Apple Powers Grassroots Supercomputer
The Turing Cluster, named after famed scientist Alan Turing and operated by the universitys interdepartmental CSE (Computational Science and Engineering) group, is made up of 640 Xserve G5 rack-mounted servers connected by Myrinet, a high-speed, low-latency interconnect from Myricom Inc.
Professor Michael Heath, director of CSE, said he expects to see the cluster reach about 5 teraflops when he runs the Linpack benchmarking software next week. This, he said, should place the Turing Cluster somewhere around 30th on the Top 500 list of supercomputers worldwide.
This, Heath said, represents more than a tenfold increase over CSEs previous system, which was used for large-scale simulations, both for engineering and pure scientific research in modeling solid rocket engines, virtual prototyping, molecular dynamics and protein folding. "Its the kind of computing thats the face of modern biology," said Heath.
Heath is not only directing the Turing Cluster project, but he was also instrumental in raising the required funds. "It was creatively financed," he said, "and by that I mean it was like I had a bake sale." Heath canvassed university research groups that usually spent $20,000 to $50,000 on their own, smaller computing clusters, and asked them to pitch in on a large project that they could all use. As word of his success spread, various university chancellors matched the funds Heath had already raised.
"It was a grass-roots assembly of a very impressive jump in computing power, all on a shoestring," Heath said. He estimated that the cost of the Turing Cluster project was under $3 million. This included the cost of hardware, infrastructure and some labor, which was largely supplied by CSEs regular system administrators and students.
The project took some "chutzpah" to start up, Heath said. He said he initially approached Apples representative of its educations sales division at the university and outlined his proposal to her. "They came up with the specs for the system based on CSEs needs," Heath said. He added that he and his staff had weekly calls with Apple while designing the system and Apple sent technicians to the site.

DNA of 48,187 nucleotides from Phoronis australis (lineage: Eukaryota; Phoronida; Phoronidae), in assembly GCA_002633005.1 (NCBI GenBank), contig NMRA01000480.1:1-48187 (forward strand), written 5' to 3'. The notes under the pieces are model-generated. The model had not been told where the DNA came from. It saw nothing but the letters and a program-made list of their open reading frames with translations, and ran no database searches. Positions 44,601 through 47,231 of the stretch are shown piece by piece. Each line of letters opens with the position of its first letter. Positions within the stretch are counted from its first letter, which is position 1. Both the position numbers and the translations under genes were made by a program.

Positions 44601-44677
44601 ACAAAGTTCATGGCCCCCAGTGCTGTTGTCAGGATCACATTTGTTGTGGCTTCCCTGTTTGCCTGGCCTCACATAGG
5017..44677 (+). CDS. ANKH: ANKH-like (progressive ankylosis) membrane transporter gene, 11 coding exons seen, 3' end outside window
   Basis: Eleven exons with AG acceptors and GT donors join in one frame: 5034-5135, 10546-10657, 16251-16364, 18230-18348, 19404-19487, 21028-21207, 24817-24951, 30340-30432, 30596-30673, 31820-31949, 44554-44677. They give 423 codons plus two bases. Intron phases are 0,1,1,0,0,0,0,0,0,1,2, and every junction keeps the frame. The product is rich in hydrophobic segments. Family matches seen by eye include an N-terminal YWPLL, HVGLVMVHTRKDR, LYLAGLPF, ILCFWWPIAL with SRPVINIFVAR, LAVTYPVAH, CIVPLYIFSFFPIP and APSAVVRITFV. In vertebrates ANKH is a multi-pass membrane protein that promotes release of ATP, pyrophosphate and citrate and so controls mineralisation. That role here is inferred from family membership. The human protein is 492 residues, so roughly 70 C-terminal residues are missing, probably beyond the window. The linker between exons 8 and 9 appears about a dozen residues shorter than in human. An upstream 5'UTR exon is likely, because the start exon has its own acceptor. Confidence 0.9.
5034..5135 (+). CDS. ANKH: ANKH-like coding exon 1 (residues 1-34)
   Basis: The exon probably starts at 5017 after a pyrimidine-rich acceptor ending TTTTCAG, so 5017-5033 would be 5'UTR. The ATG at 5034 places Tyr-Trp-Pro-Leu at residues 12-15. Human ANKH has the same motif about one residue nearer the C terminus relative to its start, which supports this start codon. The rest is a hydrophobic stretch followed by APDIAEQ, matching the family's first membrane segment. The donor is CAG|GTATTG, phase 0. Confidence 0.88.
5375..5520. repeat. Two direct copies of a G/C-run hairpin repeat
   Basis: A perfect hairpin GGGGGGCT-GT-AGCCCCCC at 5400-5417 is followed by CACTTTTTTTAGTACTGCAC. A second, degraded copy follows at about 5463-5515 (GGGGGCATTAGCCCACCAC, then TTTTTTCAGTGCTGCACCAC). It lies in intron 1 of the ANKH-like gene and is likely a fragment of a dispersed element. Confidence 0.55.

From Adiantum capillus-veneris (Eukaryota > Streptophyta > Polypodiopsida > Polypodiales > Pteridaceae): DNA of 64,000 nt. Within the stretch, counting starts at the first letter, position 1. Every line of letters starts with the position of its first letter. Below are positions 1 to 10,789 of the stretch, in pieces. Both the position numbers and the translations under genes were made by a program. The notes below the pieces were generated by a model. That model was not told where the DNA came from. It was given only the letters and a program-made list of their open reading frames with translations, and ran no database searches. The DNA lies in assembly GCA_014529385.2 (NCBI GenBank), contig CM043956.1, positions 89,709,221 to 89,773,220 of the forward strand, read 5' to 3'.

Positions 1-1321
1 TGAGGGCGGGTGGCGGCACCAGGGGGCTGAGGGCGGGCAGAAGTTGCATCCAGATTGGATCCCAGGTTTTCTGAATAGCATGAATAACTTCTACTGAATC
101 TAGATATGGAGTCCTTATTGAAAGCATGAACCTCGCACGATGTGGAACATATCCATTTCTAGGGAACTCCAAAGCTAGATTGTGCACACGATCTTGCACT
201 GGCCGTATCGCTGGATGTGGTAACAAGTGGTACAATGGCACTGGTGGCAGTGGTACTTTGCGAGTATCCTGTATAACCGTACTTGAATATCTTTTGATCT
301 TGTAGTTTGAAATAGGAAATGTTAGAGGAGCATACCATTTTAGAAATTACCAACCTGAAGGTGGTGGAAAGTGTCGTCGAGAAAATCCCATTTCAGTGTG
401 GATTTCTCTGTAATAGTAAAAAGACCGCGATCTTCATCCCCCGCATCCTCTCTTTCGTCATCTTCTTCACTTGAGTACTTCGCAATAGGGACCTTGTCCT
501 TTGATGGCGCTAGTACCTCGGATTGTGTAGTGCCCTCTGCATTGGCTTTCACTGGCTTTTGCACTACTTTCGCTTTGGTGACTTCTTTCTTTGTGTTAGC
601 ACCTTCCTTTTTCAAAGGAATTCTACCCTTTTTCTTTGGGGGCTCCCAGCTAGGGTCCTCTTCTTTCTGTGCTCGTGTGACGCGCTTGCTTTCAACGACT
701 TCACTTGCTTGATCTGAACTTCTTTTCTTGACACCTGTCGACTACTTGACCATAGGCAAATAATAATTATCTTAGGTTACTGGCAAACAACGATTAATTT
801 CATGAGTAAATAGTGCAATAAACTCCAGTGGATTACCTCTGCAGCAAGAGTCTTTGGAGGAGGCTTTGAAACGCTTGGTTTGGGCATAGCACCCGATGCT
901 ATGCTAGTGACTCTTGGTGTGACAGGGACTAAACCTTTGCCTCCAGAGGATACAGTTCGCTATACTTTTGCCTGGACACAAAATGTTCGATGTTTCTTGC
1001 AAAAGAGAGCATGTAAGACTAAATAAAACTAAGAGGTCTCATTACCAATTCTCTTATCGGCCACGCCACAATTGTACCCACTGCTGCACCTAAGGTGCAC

"We went with Apple because the price/performance ratio was better than anything else we saw," Heath said. In addition, he said, CSE had experience working with the G5 processor, also called the PowerPC 970, which CSE had used in products from IBM. In addition, he said, "power and cooling was also a critical factor." That the Xserve G5 produces less heat than a dual-processor server based on chips from Intel Corp. or Advanced Micro Devices Inc. helped the overall cost of the project. "We didnt want to spend all our money on air conditioning," Heath said.
The increase in computing power will not just allow more users, though Heath said that CSE expects the Turing Cluster to host hundreds of users, where the previous cluster could handle just over 100. "You dont just do the same thing with a tenfold increase in capacity," Heath said. "You do different things.
"This allows us increased resolution, so we can model data in detail, rather than glossing over these details," he explained.
Heath said the Turing Cluster was fully assembled and operating at 76 percent of capacity less than two months from the start of its installation. The grand opening of the Turing Cluster will be on Feb. 8.
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